Hailed for her “wicked wit and exquisite sensuality” (Booklist), Jillian Hunter, the New York Times bestselling author of the Boscastle Affairs novels and the Bridal Pleasures novels returns with the Fenwick Sisters Affairs, her ravishing new series of four sisters bound by fortune, romance, and scandal....
Lady Ivy Fenwick is desperate. Since her father’s fatal duel, she and her sisters have sold off every valuable possession to make ends meet. With the manor stripped bare, Ivy has one last resort: Apply as governess to the Duke of Ellsworth’s wards.
James should have known better than to hire the desirable lady who had fallen on hard times—and who tempts him at every turn. As her employer, he tries valiantly to remain noble and not let a kiss they shared as strangers years ago entice him. Yet the more he learns of Ivy’s secrets, the more he wants her. And when another suitor proves aggressive, James is confronted with a challenge: Surrender Ivy or fight for the woman he’s come to love against all odds, knowing that it takes a scoundrel to trump a scoundrel.
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Jillian Hunter is the author of more than twenty-five critically acclaimed novels, among them the bestselling Boscastle Affairs Series and the Bridal Pleasures Series. She has received several awards, including the Romantic Times Career Achievement Award. She lives in Southern California with her husband and three daughters.Excerpt. © Reprinted by permission. All rights reserved.:
Praise for Jillian Hunter’s
Boscastle Affairs Series
ALSO BY JILLIAN HUNTER
As always, a huge thank-you to my agent, Mel Berger, for his support and insight.
Also, a special thank-you to my editor, Kerry Donovan, for staying on board with the book until her own production schedule took precedence.
I am grateful to Isabel Farhi and Claire Zion for filling in during my editor’s absence and to the art department for creating yet another wonderful cover.
James had pursued his alluring prey midway to the ladies’ retiring room. A black silk mask concealed half his face, but the more experienced guests at the masquerade ball knew his identity. A duke’s heir rarely went unnoticed at a party, especially when he paid attention to a particular lady. To his amusement, the object of his infatuation seemed to be the exception.
The lady acted unconcerned by his pursuit, perhaps even oblivious to his interest. She hadn’t once glanced over her shoulder or faltered in her steps to show she cared that she’d captured his fickle attention. She swept down the corridor like a princesse royale, oblivious to whoever fell or trailed in her wake.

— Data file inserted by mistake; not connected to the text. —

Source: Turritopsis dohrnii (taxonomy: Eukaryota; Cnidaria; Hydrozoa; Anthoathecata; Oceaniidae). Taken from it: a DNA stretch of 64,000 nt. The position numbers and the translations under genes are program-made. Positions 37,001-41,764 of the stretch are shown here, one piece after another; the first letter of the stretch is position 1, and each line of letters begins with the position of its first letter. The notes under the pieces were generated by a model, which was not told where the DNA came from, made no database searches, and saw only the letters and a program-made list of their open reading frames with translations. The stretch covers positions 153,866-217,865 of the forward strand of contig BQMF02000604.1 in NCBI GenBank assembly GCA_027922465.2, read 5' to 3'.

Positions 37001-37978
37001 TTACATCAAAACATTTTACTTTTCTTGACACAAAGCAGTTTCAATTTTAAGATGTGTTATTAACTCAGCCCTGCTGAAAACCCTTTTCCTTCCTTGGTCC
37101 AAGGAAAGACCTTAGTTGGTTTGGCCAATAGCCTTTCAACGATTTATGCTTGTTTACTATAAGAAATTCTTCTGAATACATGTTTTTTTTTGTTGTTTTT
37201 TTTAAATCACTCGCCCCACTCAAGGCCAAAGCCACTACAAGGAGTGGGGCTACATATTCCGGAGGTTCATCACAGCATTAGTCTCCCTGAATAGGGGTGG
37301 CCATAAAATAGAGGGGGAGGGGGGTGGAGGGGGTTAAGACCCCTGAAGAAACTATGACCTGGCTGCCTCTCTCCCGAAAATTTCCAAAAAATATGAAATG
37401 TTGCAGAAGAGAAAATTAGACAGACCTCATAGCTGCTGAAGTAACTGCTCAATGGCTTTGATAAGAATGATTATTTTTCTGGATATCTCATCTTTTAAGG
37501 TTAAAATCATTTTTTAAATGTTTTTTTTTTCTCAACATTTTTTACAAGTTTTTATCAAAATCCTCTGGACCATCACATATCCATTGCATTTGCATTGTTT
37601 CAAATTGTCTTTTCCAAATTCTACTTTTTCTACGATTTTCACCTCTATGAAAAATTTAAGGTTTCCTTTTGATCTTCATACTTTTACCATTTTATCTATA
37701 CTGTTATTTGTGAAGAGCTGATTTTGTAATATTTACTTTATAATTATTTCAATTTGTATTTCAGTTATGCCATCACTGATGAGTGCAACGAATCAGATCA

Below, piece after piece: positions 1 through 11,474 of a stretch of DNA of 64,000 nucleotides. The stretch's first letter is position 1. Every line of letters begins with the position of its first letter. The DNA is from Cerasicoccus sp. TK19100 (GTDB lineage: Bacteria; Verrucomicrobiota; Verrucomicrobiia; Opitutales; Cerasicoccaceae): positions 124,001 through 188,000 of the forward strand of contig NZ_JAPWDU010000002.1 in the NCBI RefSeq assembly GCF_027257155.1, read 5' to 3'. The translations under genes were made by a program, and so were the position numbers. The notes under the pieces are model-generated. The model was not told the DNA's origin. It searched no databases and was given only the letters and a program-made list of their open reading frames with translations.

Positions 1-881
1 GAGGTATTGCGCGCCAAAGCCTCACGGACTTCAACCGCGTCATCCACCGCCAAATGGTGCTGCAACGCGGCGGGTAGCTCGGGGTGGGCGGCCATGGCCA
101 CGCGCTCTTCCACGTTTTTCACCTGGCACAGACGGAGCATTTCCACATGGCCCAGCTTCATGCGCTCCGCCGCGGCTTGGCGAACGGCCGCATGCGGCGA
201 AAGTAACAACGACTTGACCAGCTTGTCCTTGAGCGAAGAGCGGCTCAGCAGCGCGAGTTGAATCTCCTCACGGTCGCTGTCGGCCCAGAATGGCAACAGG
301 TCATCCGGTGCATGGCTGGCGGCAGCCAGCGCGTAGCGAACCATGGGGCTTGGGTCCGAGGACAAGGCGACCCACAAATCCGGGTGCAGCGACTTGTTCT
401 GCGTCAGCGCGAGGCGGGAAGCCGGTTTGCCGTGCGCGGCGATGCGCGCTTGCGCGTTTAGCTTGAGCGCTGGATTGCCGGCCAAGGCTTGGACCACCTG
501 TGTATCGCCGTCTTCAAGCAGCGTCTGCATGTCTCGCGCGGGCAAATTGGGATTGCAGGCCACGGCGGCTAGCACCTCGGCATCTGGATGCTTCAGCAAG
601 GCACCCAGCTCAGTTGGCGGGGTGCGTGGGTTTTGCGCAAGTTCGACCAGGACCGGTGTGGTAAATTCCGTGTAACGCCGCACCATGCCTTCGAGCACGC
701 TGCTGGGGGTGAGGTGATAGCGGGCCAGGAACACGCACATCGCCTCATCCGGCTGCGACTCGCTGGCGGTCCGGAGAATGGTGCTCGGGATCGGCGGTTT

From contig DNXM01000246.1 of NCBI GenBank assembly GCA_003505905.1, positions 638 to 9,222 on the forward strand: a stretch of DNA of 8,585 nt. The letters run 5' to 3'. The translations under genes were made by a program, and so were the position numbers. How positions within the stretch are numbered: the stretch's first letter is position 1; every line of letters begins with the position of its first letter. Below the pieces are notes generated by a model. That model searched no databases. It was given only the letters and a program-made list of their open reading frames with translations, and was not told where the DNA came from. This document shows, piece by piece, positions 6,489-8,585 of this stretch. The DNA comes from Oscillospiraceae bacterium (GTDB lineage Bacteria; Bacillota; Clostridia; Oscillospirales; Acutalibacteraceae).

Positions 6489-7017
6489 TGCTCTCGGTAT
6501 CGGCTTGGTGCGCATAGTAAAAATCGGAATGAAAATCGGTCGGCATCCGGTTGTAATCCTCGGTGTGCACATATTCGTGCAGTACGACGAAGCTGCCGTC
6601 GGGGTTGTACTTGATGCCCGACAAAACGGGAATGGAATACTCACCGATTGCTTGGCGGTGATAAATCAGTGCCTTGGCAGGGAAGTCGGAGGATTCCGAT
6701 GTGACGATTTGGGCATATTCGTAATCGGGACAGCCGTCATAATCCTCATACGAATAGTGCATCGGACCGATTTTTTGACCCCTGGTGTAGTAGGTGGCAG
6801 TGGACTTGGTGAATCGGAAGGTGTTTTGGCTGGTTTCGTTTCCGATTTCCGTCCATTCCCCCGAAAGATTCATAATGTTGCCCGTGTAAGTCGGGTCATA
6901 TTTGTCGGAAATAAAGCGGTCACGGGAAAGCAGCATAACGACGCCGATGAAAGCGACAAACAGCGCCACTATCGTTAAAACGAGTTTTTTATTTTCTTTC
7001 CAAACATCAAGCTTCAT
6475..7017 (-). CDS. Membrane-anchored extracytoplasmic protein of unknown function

He admired her demeanor. Was it possible she was blithely unaware of his existence? He had to remedy that situation before he had half the guests at his heels. But he was starting to wonder whether he wasn’t hunting her as much as she was leading him somewhere.
She certainly wasn’t dressed to entice a man. Her skirts belled out over a metal-framed Elizabethan farthingale that bumped a pair of footmen on either side from her hurried path. It was quite the costume. If James hadn’t become so instantly enamored of her angelic face, he might not have gone on the chase with so many tiresome debutantes warning her, between giggles, that a scoundrel had her in his sights.
“Hurry up, my lady!”
“He’s going to catch you.”
“Do you want us to escort you?”
“She isn’t from London,” one of them whispered to another, looking at James through a bejeweled mask. “He’ll take advantage of her innocence.”
The silly geese dispersed as soon as he approached her—his personal attendants had made an art of protecting his privacy. They crowded the hall until he caught her by the hand and led her to a corner beyond the betraying lights of the wall sconces.
He neglected to ask her name, or to speak at all, while memorizing her face. And he ignored her initial resistance as he pulled her into his arms and kissed the lovely mouth that had lit an unbankable fire in his blood. Her body refused to mold to his, but neither did she push him away. The feather in her tall hat poked him in the eye. As soon as he had noticed her in the ballroom, he had wanted to take her home and remove her square-necked Elizabethan lady’s costume. But now he realized she was too young to dishonor, as badly as he desired her, and beyond that, he’d enlisted in the infantry. She would belong to someone else when he returned home.
Stolen kisses on this night would have to suffice.
“Sir, I don’t even know who you are,” she whispered when he gave her a moment to breathe.
“If I told you, would you allow me greater liberties?”
She laughed at his bold question, evidently delighted at the prospect of a season of romance and gentlemen to vanquish ahead of her. “I should warn you—my father has a hot temper.”
“I have a hot temperament.” Which she did nothing to cool. How could he offer her anything except trouble when he was about to leave for war? He brushed his hand down her back, over her stiff skirt and petticoats, then around and up to her bodice, seeking the true shape of her body. She was well built, and he laughed at the delicate hand that arrested his quest.
“That’s quite enough.”
“Not for me.”
“Who do you think you are?”
“Isn’t it better sometimes not to know?”
“I couldn’t say. I’ve never attended a masquerade.”
He stared down into her sweetly indignant face and proceeded to ravish her tempting mouth until the rumble of background voices forced him to release her. He had acted rashly, and it was his responsibility to protect her reputation. After all, she was presumably at the ball to find a husband.